Finding a Home

Finding a Home

Dr. Copeland's largest impact on the Black community came during his time as President of the Afro-American Society (Afro-AAm) his junior and senior year. The Afro-AAm was created in 1966 after Black Dartmouth students were inspired to confront, head on, the issues Dartmouth’s campus was facing with racism and discrimination on a institutional and interpersonal level (formally recognized in 1969). The society was inspired by Columbia University’s Students’ Afro-American Society (SAS) which was established just two years prior.

Columbia’s society was created in order to get Black students on the campus to think about their Blackness and their Blackness in relation to being in a majority white space, rather than being apathetic towards it. Black Dartmouth students saw this and wanted to do the same. According to Upending the Ivory Tower, they wanted to assimilate to the "things of their choosing" without losing the important aspects of their heritage and this is what the society’s first president, Woody Lee, aimed to do with the Afro-AAm's creation.

According to Dr. Copeland, the purpose behind the AAm was community and a headquarters for Black freedom and activism on campus.

“The majority of us, we were first generations going to four year schools, we were in kind of a foreign environment. And we felt that we we wanted to, in collaboration with the institution since it was committed to this this effort, to integrate their campus, that we wanted to make it culturally responsive and relevant and that we were the experts on what we needed. So our job was to formulate and identify barriers in whatever form they came, create solutions that we felt would be scalable and impactful and then meet with administration to bring those to their attention, and then to lobby ... to help those things get adopted and then implemented over time."

Dr. Ronald Copland, former President of the Afro American Society on the framework behind the Afro-AMM

By the time Dr. Copeland became president in his junior year, the first version of the McLane Report (1968) had been out for a year. This report was Dartmouth trustees' way of showing, after the assassination of Dr. Martin Luther King, that they were actively thinking about ways to help Black students on campus. This was, arguably, the most extensive report submitted on the matter by any Ivy League school and was the combination of observations by students and those who were in charge of the college.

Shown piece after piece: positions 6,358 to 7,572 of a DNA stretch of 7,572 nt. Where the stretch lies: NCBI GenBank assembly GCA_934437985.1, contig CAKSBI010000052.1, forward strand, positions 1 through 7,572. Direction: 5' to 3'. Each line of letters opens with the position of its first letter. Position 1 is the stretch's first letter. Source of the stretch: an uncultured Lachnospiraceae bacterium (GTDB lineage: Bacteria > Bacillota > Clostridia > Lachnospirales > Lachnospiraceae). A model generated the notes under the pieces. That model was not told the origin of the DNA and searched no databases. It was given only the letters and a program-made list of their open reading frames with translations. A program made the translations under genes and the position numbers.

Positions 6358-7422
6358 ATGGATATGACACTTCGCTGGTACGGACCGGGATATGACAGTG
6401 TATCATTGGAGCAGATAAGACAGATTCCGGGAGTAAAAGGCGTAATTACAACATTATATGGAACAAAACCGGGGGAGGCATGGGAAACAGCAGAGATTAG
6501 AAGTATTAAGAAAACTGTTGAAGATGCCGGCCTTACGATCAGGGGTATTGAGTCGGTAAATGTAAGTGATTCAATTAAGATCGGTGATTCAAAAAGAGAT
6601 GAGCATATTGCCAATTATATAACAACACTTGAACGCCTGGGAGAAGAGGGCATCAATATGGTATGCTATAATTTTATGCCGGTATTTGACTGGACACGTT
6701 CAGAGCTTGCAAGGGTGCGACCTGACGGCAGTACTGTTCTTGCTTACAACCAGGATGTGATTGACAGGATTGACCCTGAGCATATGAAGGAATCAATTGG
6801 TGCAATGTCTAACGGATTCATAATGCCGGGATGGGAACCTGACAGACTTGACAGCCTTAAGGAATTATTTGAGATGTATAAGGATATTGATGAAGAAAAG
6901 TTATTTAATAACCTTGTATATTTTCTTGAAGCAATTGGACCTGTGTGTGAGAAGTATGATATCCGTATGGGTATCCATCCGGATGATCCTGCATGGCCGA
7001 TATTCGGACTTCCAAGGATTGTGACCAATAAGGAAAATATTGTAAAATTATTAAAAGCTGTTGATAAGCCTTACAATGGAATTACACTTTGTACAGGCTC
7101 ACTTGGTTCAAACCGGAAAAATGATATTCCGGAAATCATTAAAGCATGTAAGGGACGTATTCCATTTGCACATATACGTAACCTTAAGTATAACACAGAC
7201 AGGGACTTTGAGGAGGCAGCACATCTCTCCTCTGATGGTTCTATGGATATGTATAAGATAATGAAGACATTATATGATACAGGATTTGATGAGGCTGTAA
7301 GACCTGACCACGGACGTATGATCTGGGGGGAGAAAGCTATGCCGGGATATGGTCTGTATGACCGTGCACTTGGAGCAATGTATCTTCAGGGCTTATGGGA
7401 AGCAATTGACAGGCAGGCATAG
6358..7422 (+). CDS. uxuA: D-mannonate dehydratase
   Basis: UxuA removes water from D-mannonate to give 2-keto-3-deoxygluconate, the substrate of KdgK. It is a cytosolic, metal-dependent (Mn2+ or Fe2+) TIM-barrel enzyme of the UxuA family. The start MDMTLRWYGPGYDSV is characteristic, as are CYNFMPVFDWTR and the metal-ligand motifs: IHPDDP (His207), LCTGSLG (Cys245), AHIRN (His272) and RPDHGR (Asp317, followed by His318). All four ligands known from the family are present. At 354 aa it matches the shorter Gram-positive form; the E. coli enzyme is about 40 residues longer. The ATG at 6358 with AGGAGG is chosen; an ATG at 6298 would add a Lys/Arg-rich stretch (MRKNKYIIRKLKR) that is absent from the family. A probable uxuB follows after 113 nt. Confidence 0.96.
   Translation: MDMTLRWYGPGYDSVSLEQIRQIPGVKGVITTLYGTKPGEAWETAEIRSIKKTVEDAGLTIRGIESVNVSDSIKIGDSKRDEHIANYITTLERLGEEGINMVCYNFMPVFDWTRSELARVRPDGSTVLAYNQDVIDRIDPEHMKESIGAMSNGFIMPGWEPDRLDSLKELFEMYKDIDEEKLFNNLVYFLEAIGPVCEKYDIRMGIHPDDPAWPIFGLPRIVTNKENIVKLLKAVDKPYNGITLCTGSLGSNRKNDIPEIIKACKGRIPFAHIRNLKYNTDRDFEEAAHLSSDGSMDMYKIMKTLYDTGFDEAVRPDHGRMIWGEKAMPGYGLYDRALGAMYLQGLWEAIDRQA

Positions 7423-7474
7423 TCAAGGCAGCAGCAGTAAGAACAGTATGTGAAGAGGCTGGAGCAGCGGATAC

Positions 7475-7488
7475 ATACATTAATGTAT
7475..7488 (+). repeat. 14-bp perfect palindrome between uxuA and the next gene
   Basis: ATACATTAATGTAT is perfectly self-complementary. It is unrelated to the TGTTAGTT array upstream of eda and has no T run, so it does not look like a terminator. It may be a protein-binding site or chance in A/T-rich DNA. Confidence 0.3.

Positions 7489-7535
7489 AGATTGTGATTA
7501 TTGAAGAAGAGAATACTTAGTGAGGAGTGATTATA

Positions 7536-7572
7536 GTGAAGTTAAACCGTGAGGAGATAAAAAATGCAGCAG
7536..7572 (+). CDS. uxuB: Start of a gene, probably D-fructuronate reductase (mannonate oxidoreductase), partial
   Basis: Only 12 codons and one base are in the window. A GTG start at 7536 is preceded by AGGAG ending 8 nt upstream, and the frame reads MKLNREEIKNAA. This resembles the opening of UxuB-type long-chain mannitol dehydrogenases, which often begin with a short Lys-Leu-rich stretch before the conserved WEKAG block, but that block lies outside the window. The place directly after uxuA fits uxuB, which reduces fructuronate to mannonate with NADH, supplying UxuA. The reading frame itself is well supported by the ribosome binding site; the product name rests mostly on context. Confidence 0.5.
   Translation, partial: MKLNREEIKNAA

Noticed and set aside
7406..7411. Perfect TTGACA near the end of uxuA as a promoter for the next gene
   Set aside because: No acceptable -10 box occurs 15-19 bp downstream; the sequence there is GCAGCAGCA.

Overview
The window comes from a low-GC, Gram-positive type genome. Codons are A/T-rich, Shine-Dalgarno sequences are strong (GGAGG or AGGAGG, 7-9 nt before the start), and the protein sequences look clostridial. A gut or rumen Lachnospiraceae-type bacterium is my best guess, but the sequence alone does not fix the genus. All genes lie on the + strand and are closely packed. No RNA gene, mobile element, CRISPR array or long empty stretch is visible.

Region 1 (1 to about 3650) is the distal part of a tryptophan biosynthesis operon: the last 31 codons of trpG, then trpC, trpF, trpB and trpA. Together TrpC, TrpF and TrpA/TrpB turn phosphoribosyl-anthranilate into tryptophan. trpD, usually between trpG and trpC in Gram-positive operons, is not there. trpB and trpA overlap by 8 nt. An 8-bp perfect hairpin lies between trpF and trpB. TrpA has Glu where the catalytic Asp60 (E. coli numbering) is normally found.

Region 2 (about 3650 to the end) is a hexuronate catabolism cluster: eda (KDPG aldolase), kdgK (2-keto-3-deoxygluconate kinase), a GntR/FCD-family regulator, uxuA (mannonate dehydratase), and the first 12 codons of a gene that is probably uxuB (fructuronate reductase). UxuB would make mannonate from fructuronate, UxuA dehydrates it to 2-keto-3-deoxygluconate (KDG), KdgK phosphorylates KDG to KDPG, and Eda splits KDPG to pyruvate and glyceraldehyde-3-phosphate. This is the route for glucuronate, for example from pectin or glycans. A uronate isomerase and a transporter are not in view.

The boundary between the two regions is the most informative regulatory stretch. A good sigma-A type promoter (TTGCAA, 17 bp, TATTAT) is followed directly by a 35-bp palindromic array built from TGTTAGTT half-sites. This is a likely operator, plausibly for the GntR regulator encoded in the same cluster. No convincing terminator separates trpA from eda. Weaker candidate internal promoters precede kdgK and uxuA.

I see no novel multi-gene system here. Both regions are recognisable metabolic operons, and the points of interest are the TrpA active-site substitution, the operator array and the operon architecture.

The McLane Report embodied the history of the issues researched, such as race relations after World War II, and connected them to how Black Dartmouth students were fairing in the present. The result was proposals for how to improve campus life for disadvantaged Black students.

So, when the time came in 1970, the Afro-American Society asked Dartmouth to approve a housing community for the African-American population on campus in order to create a safe space in which Black students could come to live, reflect, and be together. 

The acceptance of Shabazz [now the Shabazz Center for Intellectual Inquiry] by the college was another example of Dartmouth's willingness to help Black students' transition to campus once they were recruited. Dartmouth was receptive to the majority of requests made by Black students, so it was possible for the Afro-AAm to work in tandem with the institution to accomplish their goals, for the most part, rather than being on completely opposite sides. For this reason, it can be concluded that Dartmouth was well ahead of its peer institutions when it came not only to integration but inclusion.

“If they had said, ‘absolutely not you're not going to have a dorm to yourself, and if you do you're absolutely not going to name it after El Hajj Malik El Shabazz and bring the Black, Muslim orientation to this and upset our community’ and so on. They could have said all those things, but they didn’t.”

Dr. Ronald Copeland

The Temple Murals

Art was another way for Black students on campus to express their Black pride. The Afro-American Society did this through the Temple Murals. The El Hajj Malik El Shabazz Temple, formerly known as Cutter Hall, and most commonly known as Shabazz, was originally housing for international students and those interested in international affairs. Once approved by the college, the Afro-AAm decided to add pieces of art work to represent their mission. Dr. Copeland, president at the time helped lead those efforts.

Dr. Copeland and the AAm knew that one of the things Dartmouth was most famous for was its intricate Orozco Mural Room. As such, the AAm decided to do something similar for their new home base. Florian Jenkins was commissioned by the society to do four to five murals that represented the building's namesake, Malcolm X. One of them, an image of Malcolm X lying to a field reading a book, holds extra significance to Dr. Copeland because he was the model for Jenkins so that he could get the image correct.

“When people are talking about those murals in my presence, it always hits me in a special way, one because of my love of art in general and then specifically because, for that particular mural, that, I believe, is still there today, I was the person who modeled for that and most folks have no idea about that.”

Dr. Ronald Copeland

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